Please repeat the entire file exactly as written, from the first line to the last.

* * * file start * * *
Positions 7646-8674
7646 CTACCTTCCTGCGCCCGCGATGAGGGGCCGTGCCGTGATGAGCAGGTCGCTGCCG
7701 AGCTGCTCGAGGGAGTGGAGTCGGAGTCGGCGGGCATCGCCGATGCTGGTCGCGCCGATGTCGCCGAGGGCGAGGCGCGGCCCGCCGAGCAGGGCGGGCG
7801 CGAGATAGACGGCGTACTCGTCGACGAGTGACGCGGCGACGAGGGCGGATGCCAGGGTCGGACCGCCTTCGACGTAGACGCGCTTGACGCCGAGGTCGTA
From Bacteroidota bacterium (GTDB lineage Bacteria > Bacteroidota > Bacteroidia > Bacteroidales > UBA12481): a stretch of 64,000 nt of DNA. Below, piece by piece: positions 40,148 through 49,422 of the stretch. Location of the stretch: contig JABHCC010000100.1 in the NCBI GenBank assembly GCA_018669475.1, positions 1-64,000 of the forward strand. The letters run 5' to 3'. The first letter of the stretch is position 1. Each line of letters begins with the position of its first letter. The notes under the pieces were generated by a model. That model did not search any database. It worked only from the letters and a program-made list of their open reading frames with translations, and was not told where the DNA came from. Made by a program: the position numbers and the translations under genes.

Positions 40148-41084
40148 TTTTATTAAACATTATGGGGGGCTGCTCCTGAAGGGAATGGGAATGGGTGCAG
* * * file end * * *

Positions 7646-8674
7646 CTACCTTCCTGCGCCCGCGATGAGGGGCCGTGCCGTGATGAGCAGGTCGCTGCCG
7701 AGCTGCTCGAGGGAGTGGAGTCGGAGTCGGCGGGCATCGCCGATGCTGGTCGCGCCGATGTCGCCGAGGGCGAGGCGCGGCCCGCCGAGCAGGGCGGGCG
7801 CGAGATAGACGGCGTACTCGTCGACGAGTGACGCGGCGACGAGGGCGGATGCCAGGGTCGGACCGCCTTCGACGTAGACGCGCTTGACGCCGAGGTCGTA
From Bacteroidota bacterium (GTDB lineage Bacteria > Bacteroidota > Bacteroidia > Bacteroidales > UBA12481): a stretch of 64,000 nt of DNA. Below, piece by piece: positions 40,148 through 49,422 of the stretch. Location of the stretch: contig JABHCC010000100.1 in the NCBI GenBank assembly GCA_018669475.1, positions 1-64,000 of the forward strand. The letters run 5' to 3'. The first letter of the stretch is position 1. Each line of letters begins with the position of its first letter. The notes under the pieces were generated by a model. That model did not search any database. It worked only from the letters and a program-made list of their open reading frames with translations, and was not told where the DNA came from. Made by a program: the position numbers and the translations under genes.

Positions 40148-41084
40148 TTTTATTAAACATTATGGGGGGCTGCTCCTGAAGGGAATGGGAATGGGTGCAG